Ukraine crisis challenges EU Taxonomy stance on natural gas

Ukraine crisis challenges EU Taxonomy stance on natural gas

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Russia's invasion of Ukraine has forced some investors to question further the European Union Taxonomy's inclusion of natural gas, an already controversial decision that has divided opinion.

The European Commission outlined at the start of this year an amendment to the Green Taxonomy that allowed the inclusion of natural gas and nuclear energy.

The consensus at the time was that, while natural gas is not a sustainable source of energy, it is less damaging than oil or coal so gas could play a key role in enabling the transition to net zero.

Rick Lacaille, executive vice president, head of environmental, social and governance (ESG) at State Street, backed the inclusion of natural gas and nuclear energy in the EU Taxonomy.

He said: "If you look inside Europe such as Poland or Germany, or outside Europe such as South Africa which relies on coal for more than 75% of its electricity, it would not make sense to turn off coal. The question is could they get off coal more rapidly if they have intermediate solutions? Some would argue that they can't and that they should go straight to renewable energy. However, there is a case that you allow gas on a limited basis to substitute what is twice as bad in order to get to a better point."  

David Morrison, senior market analyst at Trade Nation, agrees with Lacaille, adding: "I think it makes complete and utter sense to natural gas and nuclear energy in the EU Taxonomy."

Will Wilson, ESG assistant vice president, climate lead at Apex Group, added: "The inclusion of gas and nuclear is highly controversial and I personally don't see how these could be viewed as sustainable. I completely understand where they're coming from, it's viewed as a transition. For example, Poland is very dependent on coal, so they were looking to transition to gas first and then renewables. However, with the situation in Ukraine they're now probably going to extend their usage of coal and then go directly to renewables to de-risk themselves from Russia."

The European Union, notably Germany, is heavily reliant on Russian natural gas but has in recent weeks promised to reduce its reliance on gas from Russia, meaning Europe may have to find alternative sources, which is potentially problematic.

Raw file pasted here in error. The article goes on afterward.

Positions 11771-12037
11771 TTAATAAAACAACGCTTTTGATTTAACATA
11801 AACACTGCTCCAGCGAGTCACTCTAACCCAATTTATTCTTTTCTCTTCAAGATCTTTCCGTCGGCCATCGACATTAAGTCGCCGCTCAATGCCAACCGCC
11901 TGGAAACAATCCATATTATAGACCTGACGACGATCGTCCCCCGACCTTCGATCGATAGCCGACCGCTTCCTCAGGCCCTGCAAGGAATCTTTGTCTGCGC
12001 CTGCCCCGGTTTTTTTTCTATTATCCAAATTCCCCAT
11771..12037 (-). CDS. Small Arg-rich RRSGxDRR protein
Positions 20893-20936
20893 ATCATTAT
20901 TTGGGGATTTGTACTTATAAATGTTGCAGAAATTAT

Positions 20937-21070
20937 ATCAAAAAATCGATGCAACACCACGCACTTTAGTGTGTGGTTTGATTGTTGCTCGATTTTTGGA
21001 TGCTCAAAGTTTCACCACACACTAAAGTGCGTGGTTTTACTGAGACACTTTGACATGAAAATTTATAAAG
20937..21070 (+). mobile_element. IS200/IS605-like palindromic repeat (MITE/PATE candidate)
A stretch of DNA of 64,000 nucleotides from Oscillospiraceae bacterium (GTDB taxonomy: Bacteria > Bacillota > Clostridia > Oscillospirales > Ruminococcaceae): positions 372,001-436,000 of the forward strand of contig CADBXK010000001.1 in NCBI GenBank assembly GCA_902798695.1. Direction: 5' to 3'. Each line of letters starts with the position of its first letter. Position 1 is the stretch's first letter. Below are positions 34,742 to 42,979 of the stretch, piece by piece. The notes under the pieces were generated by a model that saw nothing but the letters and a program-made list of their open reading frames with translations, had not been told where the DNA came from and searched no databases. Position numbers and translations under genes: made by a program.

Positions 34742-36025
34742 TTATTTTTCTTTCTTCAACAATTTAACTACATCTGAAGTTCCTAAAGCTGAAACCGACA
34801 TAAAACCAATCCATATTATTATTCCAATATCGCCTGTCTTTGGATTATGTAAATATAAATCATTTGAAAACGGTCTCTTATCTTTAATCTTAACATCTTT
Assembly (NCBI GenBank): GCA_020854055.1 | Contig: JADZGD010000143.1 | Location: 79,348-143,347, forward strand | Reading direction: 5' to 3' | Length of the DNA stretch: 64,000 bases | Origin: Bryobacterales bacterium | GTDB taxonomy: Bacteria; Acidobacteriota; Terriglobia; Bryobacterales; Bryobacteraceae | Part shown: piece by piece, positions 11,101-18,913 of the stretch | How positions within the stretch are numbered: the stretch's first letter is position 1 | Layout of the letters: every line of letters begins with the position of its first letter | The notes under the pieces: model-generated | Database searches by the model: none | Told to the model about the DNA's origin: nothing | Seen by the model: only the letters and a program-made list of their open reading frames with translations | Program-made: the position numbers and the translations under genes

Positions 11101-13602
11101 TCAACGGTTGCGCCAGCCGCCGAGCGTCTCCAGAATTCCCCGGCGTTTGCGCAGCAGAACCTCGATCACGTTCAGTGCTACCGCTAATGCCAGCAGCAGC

Cedric Merle, head of the Centre of Expertise & Innovation at Natixis CIB’s Green & Sustainable Hub, believes the inclusion of natural gas in the EU Taxonomy may become obsolete because the carbon footprint associated with the transportation of liquefied natural gas from far-flung countries such as the United States, Algeria and the United Arab Emirates is problematic.

Morrison said: "Most of the natural gas comes from Russia and if we take it elsewhere then the carbon footprint would increase. There are other potential gas fields that are closer to Europe but it's not straightforward and we have to consider where we are with Russia. We currently have sanctions on Russia, but things could move very quickly."

Another blindspot noted by Merle is that there is a 'do not significantly harm' criterion in the EU Taxonomy and social minimum safeguards, which relates to human rights, freedoms and international norms.

The current criteria are only assessed at the activity level by the company performing the activities and thus, the supply of critical materials or inputs is not part of these assessments. "We are seeing the debate slightly evolving with Russia's invasion. Some observers are now wondering if even with the most efficient gas plants, one can be violating the social minimum safeguards by importing raw materials from a Rogue State such as Russia? This does not only apply to Russia, but I think that will also be part of the big picture," added Merle.

David Hunter, co-founder and chief investment officer of Renewity, believes the Ukraine crisis has demonstrated the risks associated with a country being heavily dependent on a single third-party to deliver an essential resource.

Hunter said: "We expect the current situation to accelerate a shift whereby no government in Europe will build long-term dependency on a foreign power anymore unless they are extremely confident that that country is aligned with them on a long-term basis. The current geopolitical crisis has shaken the grounding on which long term planning for importing energy was built, and, to some extent, will remove the confidence that nations will have in outsourcing or importing energy."

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